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Amazon set to cut 18,000 jobs globally as it focuses on what matters to customers; UK strike action update

Image: Jordan Stead/Amazon

Amazon says it expects to cut about 18,000 jobs across its global workforce this year as it refocuses on what matters to customers in an uncertain economy.

Amazon chief executive Andy Jassy confirmed the total numbers, which include job losses that were first announced in November, in a statement published overnight. Both Amazon’s US and European businesses are expected to be affected by the job cuts, which will primarily be in Amazon’s stores business and in its people, experience and technology (PXT) division. However, individuals involved will not be notified until the process starts on January 18 – today’s statement was published ahead of plans following a leak. About 10,000 of today’s jobs cuts were announced in November, when they included staff in its devices and books business, as well as voluntary redundancies in its PXT business.

In his statement, Jassy says: “Amazon has weathered uncertain and difficult economies in the past, and we will continue to do so. These changes will help us pursue our long-term opportunities with a stronger cost structure; however, I’m also optimistic that we’ll be inventive, resourceful, and scrappy in this time when we’re not hiring expansively and eliminating some roles. 

“Companies that last a long time go through different phases. They’re not in heavy people expansion mode every year. We often talk about our leadership principle Invent and Simplify in the context of creating new products and features. There will continue to be plenty of this across all of the businesses we’re pursuing. But, we sometimes overlook the importance of the critical invention, problem-solving, and simplification that go into figuring out what matters most to customers (and the business), adjusting where we spend our resources and time, and finding a way to do more for customers at a lower cost (passing on savings to customers in the process).”

The move comes after the retailer expanded quickly in recent years. In the UK, it hired around 10,000 staff in both 2020 and 2021 as it looked to meet strong online demand during the pandemic and in anticipation of economic expansion as lockdowns came to an end. By September 2021, when it held a careers day aimed at hiring 2,500 people in the UK, it employed 55,000 in the market.  

In-store shopping

In recent years Amazon has also opened stores – from bookshops to grocery stores trading variously as Amazon Fresh or Amazon Go – in markets including the UK and US. By March 2022 it had 17 Amazon Fresh shops in the UK, plus an Amazon 4-star shop at Bluewater. But by September 2022 it was pausing its UK expansion of Amazon Fresh stores, amid reports of a ‘lacklustre’ reception for the checkout-less format, featuring Amazon’s Just Walk Out technology, in this country.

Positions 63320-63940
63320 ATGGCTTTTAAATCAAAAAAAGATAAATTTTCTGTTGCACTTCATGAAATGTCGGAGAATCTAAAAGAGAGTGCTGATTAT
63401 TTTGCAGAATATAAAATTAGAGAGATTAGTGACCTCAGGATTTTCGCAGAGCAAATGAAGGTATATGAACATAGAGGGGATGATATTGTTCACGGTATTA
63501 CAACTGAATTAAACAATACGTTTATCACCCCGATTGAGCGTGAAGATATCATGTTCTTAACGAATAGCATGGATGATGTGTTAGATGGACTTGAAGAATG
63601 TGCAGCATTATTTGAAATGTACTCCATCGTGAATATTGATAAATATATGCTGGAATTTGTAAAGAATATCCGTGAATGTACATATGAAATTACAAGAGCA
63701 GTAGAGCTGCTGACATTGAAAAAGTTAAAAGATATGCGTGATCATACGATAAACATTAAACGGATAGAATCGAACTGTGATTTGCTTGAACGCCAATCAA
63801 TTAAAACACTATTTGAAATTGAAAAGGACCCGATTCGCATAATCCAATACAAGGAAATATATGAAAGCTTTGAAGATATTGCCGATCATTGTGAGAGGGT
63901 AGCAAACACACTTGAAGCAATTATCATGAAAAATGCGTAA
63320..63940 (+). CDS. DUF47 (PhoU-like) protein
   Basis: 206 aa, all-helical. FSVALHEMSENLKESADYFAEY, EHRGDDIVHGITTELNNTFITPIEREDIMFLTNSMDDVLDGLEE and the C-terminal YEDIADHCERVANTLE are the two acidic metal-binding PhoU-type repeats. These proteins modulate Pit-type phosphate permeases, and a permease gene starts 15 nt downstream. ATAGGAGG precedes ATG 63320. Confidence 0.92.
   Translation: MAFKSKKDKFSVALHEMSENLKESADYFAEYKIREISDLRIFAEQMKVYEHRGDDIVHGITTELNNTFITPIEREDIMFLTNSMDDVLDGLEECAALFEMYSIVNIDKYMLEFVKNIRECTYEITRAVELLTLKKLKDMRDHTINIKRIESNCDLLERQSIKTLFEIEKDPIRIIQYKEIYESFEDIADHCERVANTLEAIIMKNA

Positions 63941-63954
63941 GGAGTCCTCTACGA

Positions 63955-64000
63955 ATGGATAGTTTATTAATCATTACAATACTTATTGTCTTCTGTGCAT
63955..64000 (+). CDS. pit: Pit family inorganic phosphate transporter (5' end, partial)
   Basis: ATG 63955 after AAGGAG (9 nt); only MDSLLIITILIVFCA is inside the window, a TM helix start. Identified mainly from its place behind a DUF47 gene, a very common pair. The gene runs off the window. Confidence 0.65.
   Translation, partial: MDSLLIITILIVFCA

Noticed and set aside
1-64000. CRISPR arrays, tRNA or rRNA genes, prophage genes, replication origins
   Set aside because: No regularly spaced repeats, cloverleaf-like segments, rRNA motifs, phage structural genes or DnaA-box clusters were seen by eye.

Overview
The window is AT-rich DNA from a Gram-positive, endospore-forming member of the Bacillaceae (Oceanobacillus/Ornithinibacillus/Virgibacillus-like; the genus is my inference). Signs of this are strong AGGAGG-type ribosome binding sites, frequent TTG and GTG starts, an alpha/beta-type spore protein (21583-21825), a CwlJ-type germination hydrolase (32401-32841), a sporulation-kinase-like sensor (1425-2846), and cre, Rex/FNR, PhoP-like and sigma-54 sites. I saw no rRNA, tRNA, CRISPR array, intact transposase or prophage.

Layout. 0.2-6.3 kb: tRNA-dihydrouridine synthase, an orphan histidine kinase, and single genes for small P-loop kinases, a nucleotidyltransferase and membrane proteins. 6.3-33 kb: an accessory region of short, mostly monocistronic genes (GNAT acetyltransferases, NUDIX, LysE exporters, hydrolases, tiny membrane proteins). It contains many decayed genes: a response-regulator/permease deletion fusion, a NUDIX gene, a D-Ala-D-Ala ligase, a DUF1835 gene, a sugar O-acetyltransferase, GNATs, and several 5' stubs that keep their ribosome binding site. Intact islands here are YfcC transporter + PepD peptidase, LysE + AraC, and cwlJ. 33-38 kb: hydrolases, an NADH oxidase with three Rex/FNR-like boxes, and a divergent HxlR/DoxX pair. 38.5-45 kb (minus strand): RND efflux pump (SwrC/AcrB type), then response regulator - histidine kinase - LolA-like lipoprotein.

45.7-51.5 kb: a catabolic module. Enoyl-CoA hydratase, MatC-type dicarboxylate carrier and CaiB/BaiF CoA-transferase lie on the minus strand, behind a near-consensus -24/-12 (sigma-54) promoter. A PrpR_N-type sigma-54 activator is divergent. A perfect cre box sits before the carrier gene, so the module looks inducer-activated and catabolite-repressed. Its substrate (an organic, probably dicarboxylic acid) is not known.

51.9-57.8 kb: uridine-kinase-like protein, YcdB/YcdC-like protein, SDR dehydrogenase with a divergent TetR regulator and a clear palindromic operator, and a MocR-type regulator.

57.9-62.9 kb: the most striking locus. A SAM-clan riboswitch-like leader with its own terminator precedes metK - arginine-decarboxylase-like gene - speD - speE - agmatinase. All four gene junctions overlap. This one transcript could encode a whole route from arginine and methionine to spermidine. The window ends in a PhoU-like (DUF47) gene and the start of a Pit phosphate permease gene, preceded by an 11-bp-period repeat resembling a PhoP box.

A number of technology companies that count retailers among their customers have also reduced headcount in recent months at a time when recessions are predicted in markets around the world in the wake of Russia’s invasion of Ukraine and as inflation hits customer demand.

UK strike update

The date of the first strike involving UK Amazon workers has now been set for January 25. The action will take place at Amazon’s Coventry warehouse following a December ballot organised by the GMB trade union. More than 98% of workers from the Coventry warehouse who voted in a ballot opted to take action to reject a 50p per hour pay offer, according to the GMB, which also said turnout in the ballot accounted for more than 63% of its membership.

Amazon has said that only 20% of the 1,400-strong workforce at Coventry were balloted – and only 12% – or 178 – of the total workforce – of more than 2,000 – voted in favour.

Amanda Gearing, GMB senior organiser, says: “Amazon workers in Coventry are set to make history on 25 January, becoming the first ever Amazon workers in the UK to go on strike. They’ve shown they’re willing to put themselves on the line to fighting for what’s right.

“But people working for one of the most valuable companies in the world shouldn’t have to threaten strike action just to win a wage they can live on. GMB urges Amazon UK bosses to give workers a proper pay rise and avoid industrial action altogether.”

An Amazon spokesperson says: “We appreciate the great work our teams do throughout the year and we’re proud to offer competitive pay which starts at a minimum of between £10.50 and £11.45 per hour, depending on location. This represents a 29% increase in the minimum hourly wage paid to Amazon employees since 2018. Employees are also offered comprehensive benefits that are worth thousands more—including private medical insurance, life assurance, subsidised meals and an employee discount, to name a few.”

Amazon says the action will have no effect on customers. The warehouse where the action is taking place – known internally as BHX4 – provides stock to its UK fulfilment centre rather than shipping orders directly.

Amazon is ranked Elite in RXUK Top500 research.

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